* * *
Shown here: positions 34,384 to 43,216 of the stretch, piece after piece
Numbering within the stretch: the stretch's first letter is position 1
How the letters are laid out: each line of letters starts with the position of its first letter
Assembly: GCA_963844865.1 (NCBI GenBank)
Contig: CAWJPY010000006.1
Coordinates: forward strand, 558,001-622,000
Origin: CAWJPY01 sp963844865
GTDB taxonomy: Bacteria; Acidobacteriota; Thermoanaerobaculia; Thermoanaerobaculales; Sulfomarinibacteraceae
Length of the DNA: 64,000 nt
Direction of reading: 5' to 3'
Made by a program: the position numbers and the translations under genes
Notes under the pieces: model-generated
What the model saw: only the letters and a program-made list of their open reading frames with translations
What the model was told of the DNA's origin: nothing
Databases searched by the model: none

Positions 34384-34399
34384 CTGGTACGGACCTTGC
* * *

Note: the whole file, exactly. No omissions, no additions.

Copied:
Shown here: positions 34,384 to 43,216 of the stretch, piece after piece
Numbering within the stretch: the stretch's first letter is position 1
How the letters are laid out: each line of letters starts with the position of its first letter
Assembly: GCA_963844865.1 (NCBI GenBank)
Contig: CAWJPY010000006.1
Coordinates: forward strand, 558,001-622,000
Origin: CAWJPY01 sp963844865
GTDB taxonomy: Bacteria; Acidobacteriota; Thermoanaerobaculia; Thermoanaerobaculales; Sulfomarinibacteraceae
Length of the DNA: 64,000 nt
Direction of reading: 5' to 3'
Made by a program: the position numbers and the translations under genes
Notes under the pieces: model-generated
What the model saw: only the letters and a program-made list of their open reading frames with translations
What the model was told of the DNA's origin: nothing
Databases searched by the model: none

Positions 34384-34399
34384 CTGGTACGGACCTTGC